Why the return? Streaming fatigue, for one. With so many platforms vying for our attention, viewers are sick of having to pay for ten different services. There’s also plain-old decision fatigue at play. Sometimes, at the end of a long day, turning on a linear channel is simpler than sorting through countless titles.

While the growth of FAST is undeniable, many early adopters have found a new source of frustration: lacking commercial content. It’s not uncommon to see the same TV ad play several times in a short period of time, or to encounter a static screen stating, “you’re watching a commercial break.”

This is one way that the first trend I covered (AI for dynamic content creation) could play a role by assisting with simple, dynamic commercial creation.


3. New OTT Monetization Models


Let’s slow down and spell out all the major monetization models for over-the-top (OTT) streaming providers.

  • Subscription-based video on demand (SVOD): Any VOD service that provides unlimited access to content for a recurring fee is referred to as SVOD. This gives viewers the ability to watch high-quality content, free of commercial interruptions, and independent of any programming schedule. Top SVOD providers include Netflix and Disney Plus.
  • Ad-based video on demand (AVOD): AVOD uses commercials and other advertising techniques to generate revenue. Unlike FAST, this model still allows viewers to watch on-demand content rather than linear channels. AVOD is dominant across the Asia-Pacific region and currently growing in the U.S.
  • Free ad-supported TV (FAST): As described above, FAST looks much more like traditional TV broadcasting. This model combines advertising with scheduled programming to stream free content on a one-to-many basis.
  • Transactional video on demand (TVOD): TVOD describes pay-per-view content that viewers purchase on an ad-hoc basis. Cinematic releases that go direct to VOD and premium live content that’s available behind a paywall both leverage this model.
  • Hybrid monetization: Most broadcasters use a combination of tactics and don’t fit in one category. For example, Amazon Prime offers a SVOD plan, an AVOD plan, and allows consumers to rent or purchase content à la TVOD. Likewise, Netflix recently added an ad-supported tier for subscribers who pay a lower price. 

Beyond these traditional monetization models, I predict that 2023 will bring even more creative opportunities for turning content into cash. For instance, Amazon Inspire creates shoppable feeds from influencer’s photo and video content. Viewers can buy the very product an influencer is wearing with the touch of a button. This could be a stepping stone to Amazon implementing in-app purchases to their own Prime content in a similar fashion.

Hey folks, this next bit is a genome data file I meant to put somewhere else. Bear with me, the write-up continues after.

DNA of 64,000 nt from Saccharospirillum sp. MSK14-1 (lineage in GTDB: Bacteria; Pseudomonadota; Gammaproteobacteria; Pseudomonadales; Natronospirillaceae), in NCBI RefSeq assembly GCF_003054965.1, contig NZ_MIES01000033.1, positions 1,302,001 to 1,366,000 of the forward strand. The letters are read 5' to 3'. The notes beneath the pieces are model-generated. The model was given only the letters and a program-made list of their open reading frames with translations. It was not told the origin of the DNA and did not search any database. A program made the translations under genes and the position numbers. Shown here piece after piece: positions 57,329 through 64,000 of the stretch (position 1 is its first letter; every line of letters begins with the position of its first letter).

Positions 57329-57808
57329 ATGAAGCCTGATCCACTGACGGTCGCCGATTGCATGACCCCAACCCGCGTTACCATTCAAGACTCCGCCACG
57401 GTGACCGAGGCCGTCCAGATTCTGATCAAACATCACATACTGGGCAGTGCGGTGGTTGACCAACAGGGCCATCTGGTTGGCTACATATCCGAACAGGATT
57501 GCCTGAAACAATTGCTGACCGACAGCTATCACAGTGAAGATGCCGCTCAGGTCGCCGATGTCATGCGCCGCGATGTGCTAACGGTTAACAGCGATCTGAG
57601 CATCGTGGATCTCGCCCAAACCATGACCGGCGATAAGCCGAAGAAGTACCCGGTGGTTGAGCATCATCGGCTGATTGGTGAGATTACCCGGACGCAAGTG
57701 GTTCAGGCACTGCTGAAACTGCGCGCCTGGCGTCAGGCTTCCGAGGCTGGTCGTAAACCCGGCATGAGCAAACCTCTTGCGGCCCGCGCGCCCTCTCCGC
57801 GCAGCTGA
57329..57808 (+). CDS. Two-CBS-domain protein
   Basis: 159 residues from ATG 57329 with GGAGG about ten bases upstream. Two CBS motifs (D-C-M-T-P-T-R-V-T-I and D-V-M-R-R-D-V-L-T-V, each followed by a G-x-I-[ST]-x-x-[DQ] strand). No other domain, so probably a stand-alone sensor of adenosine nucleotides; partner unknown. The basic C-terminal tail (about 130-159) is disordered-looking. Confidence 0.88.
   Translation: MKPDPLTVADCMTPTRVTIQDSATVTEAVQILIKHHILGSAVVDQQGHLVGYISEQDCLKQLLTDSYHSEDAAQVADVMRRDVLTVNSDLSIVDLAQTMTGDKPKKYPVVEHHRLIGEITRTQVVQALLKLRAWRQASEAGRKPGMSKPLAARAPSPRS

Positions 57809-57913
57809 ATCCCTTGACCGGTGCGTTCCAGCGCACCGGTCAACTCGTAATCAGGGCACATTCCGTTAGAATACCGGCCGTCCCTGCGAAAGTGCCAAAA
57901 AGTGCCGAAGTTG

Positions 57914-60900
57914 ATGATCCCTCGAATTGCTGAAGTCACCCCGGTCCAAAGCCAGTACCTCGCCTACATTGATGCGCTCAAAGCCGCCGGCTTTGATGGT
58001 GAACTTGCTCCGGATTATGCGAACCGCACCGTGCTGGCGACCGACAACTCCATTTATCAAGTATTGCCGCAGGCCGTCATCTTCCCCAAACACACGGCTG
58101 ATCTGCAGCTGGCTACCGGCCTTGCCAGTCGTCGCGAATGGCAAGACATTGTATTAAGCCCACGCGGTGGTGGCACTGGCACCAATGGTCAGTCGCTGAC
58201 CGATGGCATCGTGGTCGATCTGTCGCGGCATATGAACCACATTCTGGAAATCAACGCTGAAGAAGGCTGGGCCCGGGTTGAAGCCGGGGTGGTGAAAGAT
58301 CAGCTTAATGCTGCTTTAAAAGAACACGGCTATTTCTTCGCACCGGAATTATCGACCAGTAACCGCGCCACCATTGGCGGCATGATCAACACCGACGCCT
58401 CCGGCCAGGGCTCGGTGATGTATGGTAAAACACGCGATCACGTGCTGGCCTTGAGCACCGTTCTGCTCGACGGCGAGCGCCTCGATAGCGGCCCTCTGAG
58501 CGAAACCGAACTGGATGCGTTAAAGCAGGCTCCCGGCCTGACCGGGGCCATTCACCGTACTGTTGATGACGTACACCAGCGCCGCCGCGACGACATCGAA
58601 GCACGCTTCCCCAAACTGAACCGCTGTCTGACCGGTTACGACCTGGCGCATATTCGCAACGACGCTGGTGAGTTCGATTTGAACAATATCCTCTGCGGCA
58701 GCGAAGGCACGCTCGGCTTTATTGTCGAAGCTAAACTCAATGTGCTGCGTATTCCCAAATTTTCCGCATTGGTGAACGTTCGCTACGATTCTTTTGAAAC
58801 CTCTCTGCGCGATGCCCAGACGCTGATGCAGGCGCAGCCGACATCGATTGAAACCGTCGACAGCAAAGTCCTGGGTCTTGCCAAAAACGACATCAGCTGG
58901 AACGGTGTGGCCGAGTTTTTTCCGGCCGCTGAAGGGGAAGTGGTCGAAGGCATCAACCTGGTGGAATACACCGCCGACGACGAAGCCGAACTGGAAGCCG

Likewise, there’s opportunity for the NFL to leverage their distribution on Amazon Prime for innovative revenue models. Amazon now controls rights to Thursday Night Football, one of the last bastions of traditional TV. So what’s stopping the NFL from leveraging the technology built into Amazon’s gaming platform Twitch to support betting overlays and other interactive features within the primary broadcast? Beyond SVOD, AVOD, and TVOD, in-game betting would be a logical next step for sports broadcasting monetization.


4. Immersive Video Experiences and the Metaverse


Mark Zuckerberg bet big on the metaverse last year and then Meta lost $700 billion in market value. That’s not to say that a more immersive internet doesn’t await us, though. 

Celia Pearce, a professor of game design at Northeastern, gives her take:

“[Meta] really missed the mark in terms of creating something for the right audience. They’ve also missed the mark in terms of understanding where the industry is, both in terms of what people expect visually from games and what people are actually doing in non-game experiences, which is making stuff. Creativity is the killer app in virtual worlds.”

Despite Zuckerberg’s public disaster, research firm Gartner anticipates that 25% of the population will spend at least an hour a day participating in a metaverse for work, education, shopping, entertainment, or other reasons by 2026.

The metaverse will eventually take the shape as a world unto itself that merges the physical and digital using augmented reality (AR), virtual reality (VR), and — of course — video technology. But companies investing in it must play the long game. The content, hardware, and very concept is still being built — even though the term metaverse was itself coined more than 30 years ago.

AR has caught on at a quicker pace than VR, with examples ranging from Pokémon GO to AR filters on Instagram. This comes down to the proliferation of content and hardware. Whereas AR superimposes digital objects into the viewer’s real-life environment, VR requires a wholly new digital environment. For this reason, VR worlds are much more costly and involved to bring to life. Likewise, everyone has a smartphone in their pocket, whereas VR headsets are less common.